A significant finding has been made by researchers who are creating oral insulin tablets to replace daily insulin injections. Researchers have found that rats absorb insulin from the most recent iteration of their oral tablets in a manner similar to that of insulin administered intravenously.
Professor Dr. Anubhav Pratap-Singh (he/him), the principal investigator from the faculty of land and food systems, says, “These exciting results show that we are on the right track in developing an insulin formulation that will no longer need to be injected before every meal, improving the quality of life, as well as mental health, of more than nine million Type 1 diabetics around the world.”
He reveals that his diabetic father, who has been injecting insulin three to four times a day for the past 15 years, served as the motivation for his hunt for a non-injectable insulin.
The senior fellow in Dr. Pratap-lab, Singh’s Dr. Alberto Baldelli (he/him), claims that they are currently observing nearly 100% of the insulin from their tablets move directly into the liver. In earlier attempts to create an insulin that could be drank, the majority of the insulin would build up in the stomach.
“We did not discover any insulin in the stomachs of the rats we tested, not even two hours after delivery.
According to Yigong Guo (he/him), the study’s primary author and a PhD candidate who worked closely on the project, it was all in the liver, which is the perfect target for insulin.
Changing the delivery method
Injections are not the most convenient or comfortable method for diabetic sufferers to receive their insulin. However, the UBC team tried to determine where and how to enable a higher absorption rate in light of the fact that a number of different oral insulin substitutes were also being researched and produced.
A second form of tablet, created by Dr. Pratap-team, Singh’s dissolves when put between the gum and cheek rather than being swallowed.
The thin membrane that lines the inner cheek and rear of the lips is used in this procedure (also known as the buccal mucosa). It transported all of the insulin to the liver without wasting or degrading any of it.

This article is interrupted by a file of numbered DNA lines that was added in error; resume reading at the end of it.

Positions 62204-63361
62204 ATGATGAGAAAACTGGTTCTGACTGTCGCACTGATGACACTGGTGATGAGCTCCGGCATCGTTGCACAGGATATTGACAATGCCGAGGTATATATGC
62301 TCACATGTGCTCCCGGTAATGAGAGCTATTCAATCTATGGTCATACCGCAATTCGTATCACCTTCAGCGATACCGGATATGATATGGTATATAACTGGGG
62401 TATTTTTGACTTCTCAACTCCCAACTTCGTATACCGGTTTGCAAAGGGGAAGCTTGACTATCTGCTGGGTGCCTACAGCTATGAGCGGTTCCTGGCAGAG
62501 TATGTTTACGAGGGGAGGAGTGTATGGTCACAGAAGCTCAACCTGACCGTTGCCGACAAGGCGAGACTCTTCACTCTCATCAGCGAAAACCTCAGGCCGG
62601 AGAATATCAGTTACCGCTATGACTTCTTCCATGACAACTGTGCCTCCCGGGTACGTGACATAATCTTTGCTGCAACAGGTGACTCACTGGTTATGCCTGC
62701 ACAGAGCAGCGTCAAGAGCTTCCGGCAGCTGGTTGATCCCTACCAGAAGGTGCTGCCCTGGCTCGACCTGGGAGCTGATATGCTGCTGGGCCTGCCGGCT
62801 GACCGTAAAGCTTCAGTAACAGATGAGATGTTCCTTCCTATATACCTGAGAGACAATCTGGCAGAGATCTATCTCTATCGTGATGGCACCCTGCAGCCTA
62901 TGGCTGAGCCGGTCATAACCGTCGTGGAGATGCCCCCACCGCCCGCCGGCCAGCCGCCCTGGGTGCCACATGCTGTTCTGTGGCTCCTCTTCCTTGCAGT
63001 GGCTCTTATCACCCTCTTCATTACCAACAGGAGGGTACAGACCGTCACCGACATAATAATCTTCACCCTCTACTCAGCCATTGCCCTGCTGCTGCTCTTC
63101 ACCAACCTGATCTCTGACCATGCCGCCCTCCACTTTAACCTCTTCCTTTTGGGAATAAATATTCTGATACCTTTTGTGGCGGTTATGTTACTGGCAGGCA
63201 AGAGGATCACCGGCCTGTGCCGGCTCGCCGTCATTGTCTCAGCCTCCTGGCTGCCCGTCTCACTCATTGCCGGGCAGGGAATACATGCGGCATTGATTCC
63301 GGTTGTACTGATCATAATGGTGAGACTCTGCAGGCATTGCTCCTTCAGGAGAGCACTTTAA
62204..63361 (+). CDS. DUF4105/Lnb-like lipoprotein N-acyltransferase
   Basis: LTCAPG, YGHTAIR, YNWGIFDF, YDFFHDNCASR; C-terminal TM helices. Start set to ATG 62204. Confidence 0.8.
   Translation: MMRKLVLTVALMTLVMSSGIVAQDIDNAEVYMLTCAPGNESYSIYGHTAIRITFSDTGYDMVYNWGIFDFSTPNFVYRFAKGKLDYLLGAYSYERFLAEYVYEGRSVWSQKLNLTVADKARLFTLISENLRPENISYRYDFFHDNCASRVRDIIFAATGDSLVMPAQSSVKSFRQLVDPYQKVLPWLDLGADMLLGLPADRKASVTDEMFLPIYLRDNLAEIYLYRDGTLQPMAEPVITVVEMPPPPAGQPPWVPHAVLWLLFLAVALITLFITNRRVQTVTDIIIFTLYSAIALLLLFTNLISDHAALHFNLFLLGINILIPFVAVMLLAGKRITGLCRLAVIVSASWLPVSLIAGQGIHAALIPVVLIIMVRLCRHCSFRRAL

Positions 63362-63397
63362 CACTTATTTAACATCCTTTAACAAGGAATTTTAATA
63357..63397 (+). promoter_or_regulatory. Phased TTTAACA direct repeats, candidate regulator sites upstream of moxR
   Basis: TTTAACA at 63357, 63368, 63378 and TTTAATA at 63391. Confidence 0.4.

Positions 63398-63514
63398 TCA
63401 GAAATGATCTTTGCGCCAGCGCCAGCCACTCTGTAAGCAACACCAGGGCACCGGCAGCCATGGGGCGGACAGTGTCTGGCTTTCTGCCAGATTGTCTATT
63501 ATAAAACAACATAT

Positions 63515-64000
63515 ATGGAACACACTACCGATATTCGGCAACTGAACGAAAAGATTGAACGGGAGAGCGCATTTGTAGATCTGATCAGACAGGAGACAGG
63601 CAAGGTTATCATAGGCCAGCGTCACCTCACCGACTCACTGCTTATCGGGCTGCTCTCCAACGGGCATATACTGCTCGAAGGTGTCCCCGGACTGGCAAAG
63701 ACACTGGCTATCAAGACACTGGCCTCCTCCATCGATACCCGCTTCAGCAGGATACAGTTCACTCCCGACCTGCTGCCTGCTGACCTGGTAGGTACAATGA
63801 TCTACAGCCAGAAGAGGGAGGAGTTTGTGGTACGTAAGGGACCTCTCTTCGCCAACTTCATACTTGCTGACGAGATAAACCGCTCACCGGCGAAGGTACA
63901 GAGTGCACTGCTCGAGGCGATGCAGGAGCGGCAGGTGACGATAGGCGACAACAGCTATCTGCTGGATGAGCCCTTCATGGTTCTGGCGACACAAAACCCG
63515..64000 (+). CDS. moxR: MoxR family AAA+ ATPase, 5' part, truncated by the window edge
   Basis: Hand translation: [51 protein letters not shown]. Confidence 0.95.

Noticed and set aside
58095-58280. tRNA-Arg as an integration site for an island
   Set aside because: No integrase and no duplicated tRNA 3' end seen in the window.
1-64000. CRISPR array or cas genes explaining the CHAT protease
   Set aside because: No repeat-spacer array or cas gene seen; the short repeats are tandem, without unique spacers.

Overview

“We typically need 100iu of injectable insulin every injection. Another issue we’ve been attempting to solve is that other ingested pills being created that go to the stomach may require 500iu of insulin, which is largely squandered.
Fast-release injectable insulin can be fully released in 30-120 minutes, but the majority of oral insulin tablets in development tend to release insulin slowly over two to four hours.
According to Dr. Baldelli, “our oral delivery tablet absorbs after half an hour and can last for roughly two to four hours long.” rapid-acting insulin injection.
Possibile large advantages
Human trials for the investigation have not yet begun, and according to Dr. Pratap-Singh, they will need additional time, money, and colleagues before they can begin. Beyond the obvious potential advantages for diabetics, he claims that the tablet they are developing might also be more accessible, affordable, and sustainable.
According to Dr. Pratap-Singh, more than 300,000 Canadians must inject insulin many times daily.
There would be no issue with an oral tablet, but there would be a lot of environmental waste from the needles and plastic from the syringe that might not be recycled and end up in a landfill.
He notes that they are hoping to lower the price of insulin per dosage since their oral substitute may be less expensive and simpler to produce. For diabetics who presently have to think about keeping their doses cool, transporting the tablets would be simpler.